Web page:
“The process of evolution is often slow, sometimes weird, and undeniably awesome. It can turn toes into hooves… pinholes into eyes… and predators into playmates” — Rudy, Dogs: From Predator to Protector, p. 29.
|Andy Hirsch (author)
|Environmental Themes and Issues
|Educational Nature Facts, Anthropomorphism, Animal Rescue
|Rudy: Male mixed breed dog (Nonhuman/Animal)
|Protagonist’s Level of Environmental Agency
|Level 2: Low Environmental Agency
|Middle Grade (8 to 12 years)
|Unspecified dog park
Andy Hirsch’s Dogs: From Predator to Protector is published as part of the Science Comics series. Each volume of this graphic nonfiction series was created by different authors/illustrators and provides a detailed, scientific introduction to a specific topic, such as coral reefs or trees. A talking mixed breed dog named Rudy narrates Dogs: From Predator to Protector, educating the target audience of middle-grade readers about the origin of dogs and their behavior. The comic begins by depicting the evolution of wolves into dogs. Rudy provides a detailed overview of evolution and natural selection in general, and he also discusses the ways that genetics specifically influence dogs’ appearances and behavior. For instance, the comic includes a series of Punnett squares that teach readers about how dominant and recessive genes determine a dog’s ear shape, leg lengths, and markings. Creator Andy Hirsch also introduces readers to pivotal scientific figures, including Gregor Mendel, who first discovered the basic principles of heredity, and Dmitry Belyaev, who used silver foxes to study the process of domestication.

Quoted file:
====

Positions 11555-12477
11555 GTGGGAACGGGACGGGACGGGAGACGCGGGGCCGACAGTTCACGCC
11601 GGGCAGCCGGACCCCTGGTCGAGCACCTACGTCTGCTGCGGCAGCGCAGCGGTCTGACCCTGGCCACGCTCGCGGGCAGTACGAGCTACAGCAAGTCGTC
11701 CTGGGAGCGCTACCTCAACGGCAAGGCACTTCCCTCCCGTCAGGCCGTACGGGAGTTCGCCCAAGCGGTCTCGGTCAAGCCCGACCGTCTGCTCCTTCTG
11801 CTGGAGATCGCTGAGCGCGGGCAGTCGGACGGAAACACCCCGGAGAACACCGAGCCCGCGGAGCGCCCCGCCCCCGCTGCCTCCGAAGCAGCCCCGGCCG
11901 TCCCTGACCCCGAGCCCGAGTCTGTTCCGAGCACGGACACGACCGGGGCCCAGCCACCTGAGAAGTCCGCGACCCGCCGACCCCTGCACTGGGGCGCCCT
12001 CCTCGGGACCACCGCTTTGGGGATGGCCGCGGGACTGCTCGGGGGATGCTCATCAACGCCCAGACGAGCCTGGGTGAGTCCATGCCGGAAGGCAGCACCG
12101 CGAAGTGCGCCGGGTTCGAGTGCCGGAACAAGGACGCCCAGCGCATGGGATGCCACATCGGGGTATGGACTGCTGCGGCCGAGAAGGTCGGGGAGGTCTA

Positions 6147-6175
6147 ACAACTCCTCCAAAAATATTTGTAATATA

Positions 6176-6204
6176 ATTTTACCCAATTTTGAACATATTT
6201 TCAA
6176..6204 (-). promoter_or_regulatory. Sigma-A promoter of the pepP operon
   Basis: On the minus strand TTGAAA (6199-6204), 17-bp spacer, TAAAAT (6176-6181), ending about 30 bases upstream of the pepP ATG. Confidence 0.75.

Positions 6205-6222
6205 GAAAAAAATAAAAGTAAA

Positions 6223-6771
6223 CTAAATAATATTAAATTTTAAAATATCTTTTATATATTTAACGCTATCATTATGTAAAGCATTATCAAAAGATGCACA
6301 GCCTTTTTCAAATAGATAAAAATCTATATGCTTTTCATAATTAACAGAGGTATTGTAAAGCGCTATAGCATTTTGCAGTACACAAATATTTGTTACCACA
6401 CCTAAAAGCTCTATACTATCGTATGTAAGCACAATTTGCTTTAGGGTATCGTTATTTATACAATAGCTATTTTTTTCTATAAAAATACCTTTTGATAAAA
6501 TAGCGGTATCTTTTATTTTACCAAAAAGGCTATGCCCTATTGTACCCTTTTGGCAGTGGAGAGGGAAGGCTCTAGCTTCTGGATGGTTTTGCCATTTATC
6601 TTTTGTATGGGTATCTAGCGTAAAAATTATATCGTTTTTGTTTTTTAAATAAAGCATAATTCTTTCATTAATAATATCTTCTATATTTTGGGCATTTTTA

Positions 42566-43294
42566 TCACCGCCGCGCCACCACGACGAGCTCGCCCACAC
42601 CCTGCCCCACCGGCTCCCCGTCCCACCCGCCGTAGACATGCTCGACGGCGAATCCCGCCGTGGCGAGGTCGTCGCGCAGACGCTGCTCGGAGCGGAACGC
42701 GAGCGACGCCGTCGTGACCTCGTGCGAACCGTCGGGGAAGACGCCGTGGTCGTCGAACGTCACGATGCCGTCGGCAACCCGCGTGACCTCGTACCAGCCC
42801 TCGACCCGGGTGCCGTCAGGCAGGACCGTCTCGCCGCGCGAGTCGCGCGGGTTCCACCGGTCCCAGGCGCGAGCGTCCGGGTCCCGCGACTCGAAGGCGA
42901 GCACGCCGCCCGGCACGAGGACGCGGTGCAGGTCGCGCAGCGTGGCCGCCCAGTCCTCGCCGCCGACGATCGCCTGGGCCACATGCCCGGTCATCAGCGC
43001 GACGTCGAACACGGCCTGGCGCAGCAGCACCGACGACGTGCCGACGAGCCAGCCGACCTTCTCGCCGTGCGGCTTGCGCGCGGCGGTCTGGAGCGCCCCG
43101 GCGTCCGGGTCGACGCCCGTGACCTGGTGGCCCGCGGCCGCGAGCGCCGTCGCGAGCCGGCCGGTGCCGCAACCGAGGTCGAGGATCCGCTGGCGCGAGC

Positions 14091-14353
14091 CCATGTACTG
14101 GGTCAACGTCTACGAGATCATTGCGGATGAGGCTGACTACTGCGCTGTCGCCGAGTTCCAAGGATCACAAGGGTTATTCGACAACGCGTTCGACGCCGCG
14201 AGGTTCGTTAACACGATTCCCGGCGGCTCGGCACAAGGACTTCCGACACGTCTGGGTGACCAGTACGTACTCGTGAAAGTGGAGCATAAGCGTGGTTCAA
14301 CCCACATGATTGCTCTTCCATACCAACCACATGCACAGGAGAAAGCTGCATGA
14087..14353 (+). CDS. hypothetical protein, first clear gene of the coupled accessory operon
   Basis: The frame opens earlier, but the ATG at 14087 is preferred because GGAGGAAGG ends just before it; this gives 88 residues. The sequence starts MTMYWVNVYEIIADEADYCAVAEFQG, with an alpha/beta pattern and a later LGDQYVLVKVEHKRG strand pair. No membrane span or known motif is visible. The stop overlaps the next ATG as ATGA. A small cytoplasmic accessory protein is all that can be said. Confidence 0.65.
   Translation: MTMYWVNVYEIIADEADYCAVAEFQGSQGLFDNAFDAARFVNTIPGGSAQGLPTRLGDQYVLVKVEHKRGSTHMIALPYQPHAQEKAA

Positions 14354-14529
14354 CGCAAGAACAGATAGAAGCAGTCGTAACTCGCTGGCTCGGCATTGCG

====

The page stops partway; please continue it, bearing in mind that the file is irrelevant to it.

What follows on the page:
Other topics covered in the comic include diagrams and facts about dog biology. A lengthy portion of the narrative discusses the different senses of a dog, focusing particularly on dogs’ sight and senses of smell. Rudy also educates readers about the ways that humans used artificial selection to develop different breeds for specific purposes, such as sled dogs and livestock guardians. Additionally, Rudy discusses elements of dog behavior and teaches readers to interpret dog body language, like growls and play bows.
While the comic delivers a wealth of scientific information, creator Andy Hirsch includes humorous dialogue and illustrations that make the narrative more engaging. For example, a running gag centers on Rudy’s quest to retrieve his beloved tennis ball as he continually loses it. Many panels also encourage readers to feel compassion for dogs. One panel, for example, depicts Rudy wearing a shirt and clutching his tale as he remarks, “Just like you, dogs can feel pain, and we don’t like it! I know my tail is great, but please don’t pull it!” (Hirsch 56). Together, the comic’s anthropomorphization of the dogs and the humorous elements promote empathy for animals, while also preventing the comic from seeming overly didactic.
The comic includes a preface written by Julie Hecht and Mia Cobb, two researchers who study the science of dog behavior and cognition. They reflect on the historical treatment of dogs and debunk several common myths about animals. For instance, they criticize dominance-based training as misinformed, writing that “the dog of your parents’ day was thought to be a wolf in dog’s clothing, vying for control over people and needing to be kept in line. Although some people perpetuate this myth today, we now know that the dog of today is distantly removed from this wolf ancestor. Instead, dogs are not trying to control us, and most disputes between dogs and humans arise from miscommunication” (Hirsch, n. pag.). By debunking the myth that owners must dominate their dogs, the preface promotes more compassionate and science-based approaches to training.
Additionally, the comic’s back matter includes a glossary of relevant terms and a list of additional resources. The paratext also features a one-page comic featuring Rudy as he directly appeals to the reader to consider adopting a shelter dog or find a reputable breeder.